COMPLAINTS

The first applicant complained under Article 10 of the Convention of the restriction on her freedom of expression. Under Article 6 § 1 she maintained that the Ukrainian courts had committed errors of fact and of law, that the first-instance court had given a decision in her absence, and that it was not impartial. She further complained under Articles 6 § 1 and 13 of the Convention that she could not appeal against the interim rulings of the first-instance court.

The applicants alleged a violation of Article 3 of Protocol No. 1, separately and in conjunction with Article 13 of the Convention. They allege, in particular, that the results of the parliamentary elections of 31 March 2002 and additional elections in certain constituencies held on 14 July and 8 December 2002 should not have been announced as the electorate had been bribed and the Central Electoral Commission and the domestic courts had failed to take that into account. The first applicant also complained that she had been unlawfully deprived of the right to stand as a candidate in the additional parliamentary elections of 8 June 2003.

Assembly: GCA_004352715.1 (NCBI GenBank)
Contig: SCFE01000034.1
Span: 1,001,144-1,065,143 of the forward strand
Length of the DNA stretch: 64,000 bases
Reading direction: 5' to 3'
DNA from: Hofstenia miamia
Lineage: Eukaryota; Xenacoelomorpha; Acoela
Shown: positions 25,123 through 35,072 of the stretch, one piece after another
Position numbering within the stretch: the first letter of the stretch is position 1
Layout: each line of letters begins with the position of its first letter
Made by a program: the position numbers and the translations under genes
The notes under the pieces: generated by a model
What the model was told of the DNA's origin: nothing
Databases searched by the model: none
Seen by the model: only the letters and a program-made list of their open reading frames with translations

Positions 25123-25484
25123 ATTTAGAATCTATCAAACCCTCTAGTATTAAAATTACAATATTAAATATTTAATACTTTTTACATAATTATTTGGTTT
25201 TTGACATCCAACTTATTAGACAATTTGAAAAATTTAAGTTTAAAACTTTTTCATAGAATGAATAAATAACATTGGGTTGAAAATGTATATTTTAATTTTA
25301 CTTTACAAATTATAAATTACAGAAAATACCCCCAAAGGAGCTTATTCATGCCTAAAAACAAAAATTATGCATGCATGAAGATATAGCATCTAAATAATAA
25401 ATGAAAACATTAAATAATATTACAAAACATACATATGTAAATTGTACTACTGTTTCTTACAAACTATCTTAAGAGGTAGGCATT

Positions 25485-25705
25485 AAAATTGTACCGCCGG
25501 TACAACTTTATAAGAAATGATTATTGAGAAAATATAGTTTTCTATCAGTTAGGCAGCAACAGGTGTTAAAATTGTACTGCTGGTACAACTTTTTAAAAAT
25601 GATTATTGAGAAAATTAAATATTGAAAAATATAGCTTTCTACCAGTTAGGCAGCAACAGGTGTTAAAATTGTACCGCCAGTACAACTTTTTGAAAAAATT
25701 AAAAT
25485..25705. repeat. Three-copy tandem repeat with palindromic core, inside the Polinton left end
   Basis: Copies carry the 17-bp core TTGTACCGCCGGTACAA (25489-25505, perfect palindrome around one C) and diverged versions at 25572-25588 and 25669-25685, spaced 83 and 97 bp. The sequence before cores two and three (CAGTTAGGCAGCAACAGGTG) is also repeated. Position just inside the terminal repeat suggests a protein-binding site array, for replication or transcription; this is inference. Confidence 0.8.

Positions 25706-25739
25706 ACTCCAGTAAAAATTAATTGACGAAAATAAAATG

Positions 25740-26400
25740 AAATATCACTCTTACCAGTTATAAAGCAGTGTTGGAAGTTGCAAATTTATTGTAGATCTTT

THE LAW

1.  The first applicant complained that the warning issued by the Central Electoral Commission and the outcome of the defamation proceedings amounted to an interference with her freedom of expression. She invoked Articles 6 § 1 and 10 of the Convention, which provide, as far as relevant, as follows:

Article 6. Right to a fair trial

“In the determination of his civil rights and obligations ..., everyone is entitled to a fair ... hearing ... by [a] ... tribunal...”

Article 10. Freedom of expression

“1.  Everyone has the right to freedom of expression. This right shall include freedom to hold opinions and to receive and impart information and ideas without interference by public authority and regardless of frontiers. ..